For example using these images:

And this code:

<div style="border:solid 1px;width:500px;height:400px;background-image:url('https://c2.staticflickr.com/8/7587/26482589423_daa3bbdbd1.jpg'),url('https://c2.staticflickr.com/8/7012/6677861899_ef6e012bc8.jpg');background-blend-mode:multiply;"></div>

give me this:

With this in my toolbag I could pull in a flickr feed, extract image URLs and info about each photo and randomly combine them. They are displayed for 10 seconds each.

This gave me this:

Random Flickr Blendr

Here are a few random blends, screen captured:

I’ve found the pictures quite compelling.

On interesting this was the change I noticed when I swapped from the interestingness list to a search for creative commons images ordered by interestingness-desc. The images became more subtle and less HDRish, i think thy are more interesting and less glossy. An unusual win for Creative commons.

Over in DS106 land the page was used for a daily create:

#tdc1588 Turn @johnjohnston’s Random Image Pairing into a Self-Help Book Title | The (new) Daily Create

Which turned up some nice images and a fairly crazy bunch of titles.

My Own:

tdc1588

What was also interesting was some responses to the page:

So I an quite pleased with the result of this bit of experimenting. I’ve learnt a little more about CSS, images, JavaScript and even practised a bit of git. On the git front I’ve installed ezyang/git-ftp which is a quick and efficient way of pushing changed files to a website via FTP and works very well indeed. Saves working directly on line or opening an FTP application.

GifDub

gif-dub-screenshot

GifDub

Using Neocities who say We provide free web hosting and tools that allow anyone to make a website. and Neocities will never sell your personal data or embed advertising on your site..

GifDub is a sort of sound and gif mashup using the Giphy Api and Freesound API. The idea is to play several random gifs and audio files at the same time. You can toggle sounds on and off, replace gifs and sounds.

It is fairly silly but has been a lot of fun to put together. I suspect it will not work in Internet Explorer.

A work in progress, I’d like to add some more features and get it working in Internet Explorer.

This is not part of any ds106 assignment but it feels like DS106 to me, and it has gifs #wejamecono.

A #DS106 DailyCreate Twitter Bot

dailycreate-botThe DailyCreate Bot

I’ve always liked random and automated random things. While these are not strictly part of storytelling I’ve managed to bring them into DS106 whenever I can.

A while back I set up @DailyCreateBot for some reason or other. Obviously a Twitter bot of some kind to do with the Daily Create. I do remember having trouble with the OAuth requirements of the more recent Twitter API and giving up.

Last weekend, on a rainy day I blew the dust of my raspberry pi and got it online and set up as a server. I was not too sure what to do with it at the time.

During the week I did revisit a project to use the pi to flash some lights depending on a Twitter search. I don’t have hardware for that but I was interested in how simple the project was. There seems to be plenty of libraries that can sort out Authentication to Twitter for you now. A bit of googling and thinking, mostly googling and I have a Twitter bot set up.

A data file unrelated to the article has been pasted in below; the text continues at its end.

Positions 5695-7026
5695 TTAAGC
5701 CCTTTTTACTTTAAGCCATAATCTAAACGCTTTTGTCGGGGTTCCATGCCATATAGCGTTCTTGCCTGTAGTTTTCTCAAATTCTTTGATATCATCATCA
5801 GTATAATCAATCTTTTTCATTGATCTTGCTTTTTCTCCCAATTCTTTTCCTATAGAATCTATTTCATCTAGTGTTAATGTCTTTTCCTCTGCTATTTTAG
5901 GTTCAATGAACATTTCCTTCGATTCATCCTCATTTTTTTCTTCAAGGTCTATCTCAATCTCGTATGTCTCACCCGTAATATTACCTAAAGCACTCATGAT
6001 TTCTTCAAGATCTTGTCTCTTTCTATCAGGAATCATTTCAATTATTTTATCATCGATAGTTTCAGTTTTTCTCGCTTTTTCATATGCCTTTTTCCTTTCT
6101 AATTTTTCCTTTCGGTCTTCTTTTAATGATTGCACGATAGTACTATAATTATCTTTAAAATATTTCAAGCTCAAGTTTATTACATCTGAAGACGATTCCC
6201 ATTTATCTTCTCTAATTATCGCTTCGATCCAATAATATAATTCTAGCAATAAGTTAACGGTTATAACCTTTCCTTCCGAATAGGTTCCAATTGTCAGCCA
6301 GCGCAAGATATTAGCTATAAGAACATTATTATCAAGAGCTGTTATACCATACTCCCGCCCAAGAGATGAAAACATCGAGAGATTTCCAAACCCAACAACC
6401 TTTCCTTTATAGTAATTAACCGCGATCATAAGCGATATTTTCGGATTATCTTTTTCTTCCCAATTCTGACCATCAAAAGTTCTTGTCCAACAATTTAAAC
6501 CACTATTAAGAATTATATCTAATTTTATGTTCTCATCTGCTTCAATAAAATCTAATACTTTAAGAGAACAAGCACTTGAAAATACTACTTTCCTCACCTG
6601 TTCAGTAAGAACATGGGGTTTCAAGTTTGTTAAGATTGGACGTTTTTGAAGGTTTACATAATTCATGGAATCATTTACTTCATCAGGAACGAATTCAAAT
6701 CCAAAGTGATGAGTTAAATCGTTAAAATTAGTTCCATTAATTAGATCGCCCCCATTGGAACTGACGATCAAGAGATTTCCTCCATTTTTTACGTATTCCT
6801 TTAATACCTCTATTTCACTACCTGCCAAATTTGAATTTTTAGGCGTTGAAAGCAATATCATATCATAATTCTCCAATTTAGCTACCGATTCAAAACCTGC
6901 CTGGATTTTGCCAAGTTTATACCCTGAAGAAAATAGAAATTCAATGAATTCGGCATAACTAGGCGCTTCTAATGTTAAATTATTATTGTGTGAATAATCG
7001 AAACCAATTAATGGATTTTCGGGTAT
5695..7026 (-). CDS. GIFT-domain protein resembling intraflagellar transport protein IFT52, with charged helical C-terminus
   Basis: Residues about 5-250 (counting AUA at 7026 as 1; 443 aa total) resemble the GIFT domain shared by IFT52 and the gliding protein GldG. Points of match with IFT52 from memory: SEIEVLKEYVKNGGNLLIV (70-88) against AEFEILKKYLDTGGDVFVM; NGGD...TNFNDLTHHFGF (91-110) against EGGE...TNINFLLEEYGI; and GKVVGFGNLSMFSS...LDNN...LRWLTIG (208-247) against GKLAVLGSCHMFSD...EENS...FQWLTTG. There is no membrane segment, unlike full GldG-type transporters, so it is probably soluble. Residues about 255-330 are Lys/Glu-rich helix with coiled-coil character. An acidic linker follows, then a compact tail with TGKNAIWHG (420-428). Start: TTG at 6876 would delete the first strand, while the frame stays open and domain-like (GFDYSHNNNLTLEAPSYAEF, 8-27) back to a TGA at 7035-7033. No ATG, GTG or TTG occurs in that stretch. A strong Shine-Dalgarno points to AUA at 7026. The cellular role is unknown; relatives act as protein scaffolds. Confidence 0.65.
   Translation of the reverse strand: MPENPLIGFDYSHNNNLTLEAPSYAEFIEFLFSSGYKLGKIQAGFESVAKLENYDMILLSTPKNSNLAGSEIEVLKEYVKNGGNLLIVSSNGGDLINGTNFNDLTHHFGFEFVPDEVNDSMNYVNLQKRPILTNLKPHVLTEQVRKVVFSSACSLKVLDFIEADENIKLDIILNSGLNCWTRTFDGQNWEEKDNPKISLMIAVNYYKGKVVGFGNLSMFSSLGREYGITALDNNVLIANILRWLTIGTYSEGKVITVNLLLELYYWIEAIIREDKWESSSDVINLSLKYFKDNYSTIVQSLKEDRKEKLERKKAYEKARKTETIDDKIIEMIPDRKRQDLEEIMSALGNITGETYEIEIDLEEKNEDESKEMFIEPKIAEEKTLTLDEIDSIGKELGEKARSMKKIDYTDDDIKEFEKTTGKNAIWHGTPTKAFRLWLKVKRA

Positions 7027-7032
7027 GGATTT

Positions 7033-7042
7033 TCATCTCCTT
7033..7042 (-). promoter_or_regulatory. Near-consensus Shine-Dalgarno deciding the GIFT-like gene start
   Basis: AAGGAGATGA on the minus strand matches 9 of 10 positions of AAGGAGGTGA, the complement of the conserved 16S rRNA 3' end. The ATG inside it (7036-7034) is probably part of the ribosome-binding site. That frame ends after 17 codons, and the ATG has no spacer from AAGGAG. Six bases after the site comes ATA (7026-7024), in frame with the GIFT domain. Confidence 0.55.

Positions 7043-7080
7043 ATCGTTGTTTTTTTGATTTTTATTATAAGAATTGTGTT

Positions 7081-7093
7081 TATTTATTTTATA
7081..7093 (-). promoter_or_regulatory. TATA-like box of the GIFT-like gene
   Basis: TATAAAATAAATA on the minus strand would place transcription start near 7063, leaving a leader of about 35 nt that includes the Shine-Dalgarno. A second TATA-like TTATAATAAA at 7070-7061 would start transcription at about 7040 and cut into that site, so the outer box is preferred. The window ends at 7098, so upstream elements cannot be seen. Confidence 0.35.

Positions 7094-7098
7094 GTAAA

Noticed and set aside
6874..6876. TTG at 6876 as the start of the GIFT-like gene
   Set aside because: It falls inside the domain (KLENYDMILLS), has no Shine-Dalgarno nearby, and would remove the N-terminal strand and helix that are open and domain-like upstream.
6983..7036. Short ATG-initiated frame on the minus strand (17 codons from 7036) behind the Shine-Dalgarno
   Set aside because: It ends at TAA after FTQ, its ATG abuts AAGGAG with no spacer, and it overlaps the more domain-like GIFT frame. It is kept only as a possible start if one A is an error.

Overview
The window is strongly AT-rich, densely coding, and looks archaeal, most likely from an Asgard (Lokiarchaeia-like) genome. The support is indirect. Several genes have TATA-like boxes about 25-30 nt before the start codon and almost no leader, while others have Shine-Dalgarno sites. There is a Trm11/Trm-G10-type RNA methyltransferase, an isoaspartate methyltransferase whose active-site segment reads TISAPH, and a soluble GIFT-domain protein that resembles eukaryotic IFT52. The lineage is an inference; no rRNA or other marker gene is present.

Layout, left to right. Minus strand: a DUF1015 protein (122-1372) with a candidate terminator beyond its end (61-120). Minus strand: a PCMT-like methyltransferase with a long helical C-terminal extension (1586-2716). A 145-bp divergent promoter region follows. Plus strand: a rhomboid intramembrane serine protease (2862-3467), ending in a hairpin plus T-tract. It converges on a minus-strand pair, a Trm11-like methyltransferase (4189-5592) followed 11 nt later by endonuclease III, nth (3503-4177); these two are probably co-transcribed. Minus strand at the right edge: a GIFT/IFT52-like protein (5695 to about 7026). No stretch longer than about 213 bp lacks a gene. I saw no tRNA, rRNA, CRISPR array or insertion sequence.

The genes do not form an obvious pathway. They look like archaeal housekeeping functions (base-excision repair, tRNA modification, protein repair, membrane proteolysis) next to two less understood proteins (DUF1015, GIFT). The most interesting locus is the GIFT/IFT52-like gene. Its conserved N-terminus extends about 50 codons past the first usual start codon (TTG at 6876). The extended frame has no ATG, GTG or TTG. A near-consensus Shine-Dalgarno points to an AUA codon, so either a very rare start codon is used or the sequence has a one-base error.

The @DailyCreateBot will reply with a suggestion of a photo challenge of you mention him on Twitter. I am using the same list that Alan Levin provided for me for the photoblitz.

The @DailyCreateBot runs on Python. This is where the pi comes in I would not even know where to begin to find out how to host a python app but the pi lets me do that easily.

I am not proposing to write a step-by-step guide here but it is worth mentioning that several things went wrong or did not work as expected. All were beyond my 2 weeks worth of Python on the mechanical mooc . All were solved by a wee bit of googling and sometime just repeating things till they worked. The delight of working on a pi is that I knew I’d I totally messed up I could just reformat the SD card, install an so again and be back to square two.

I had already:

  • installed one of the basic OS FOR THE PI
  • Set up SSH access so that I can get ‘on’ to the pi from the terminal application on a mac and via SSH apps on iOS.
  • set up the pi as a web server and sorted out the DNS

Next:

*I found a python library and example code that replied.
*I added logic to reply with a random string taken from a list of challenges.
*Tested it a bit.

Then I posted to the DS106 Google + group and a few kind folk tested it a bit. Rochelle asked:

That is cool +John Johnston . It worked for me right out of the bot box. Do we upload to Twitter, tag them DailyCreateBot? I’d like to see what others have done. 🙂

Which got me thinking. A quick google found a php/JavaScript solution to showing tweets with the hashtag #dailycreatebot and I’ve got this up and running.

All very much a work in progress. There are few things to be ironed out:

  • the Python bot falls over every now and again complaining about UTF8 I need to google that some more.
  • the web page showing images just uses the styles used in the demo of the code. I need to tidy it up and perhaps skip tweets with the hashtag but no images.
  • there is also the problem Rochelle pointed out that if you reply to the bot you get another prompt. I wonder if I could turn off replies if there is an image in the tweet?

Anyway if your expectations are low you can join in:

  1. Tweet @DailyCreateBot and get a prompt.
  2. Tweet your photo with the hashtag #DailyCreateBot
  3. See what other folk are doing.
  4. Let me know of any interesting problems.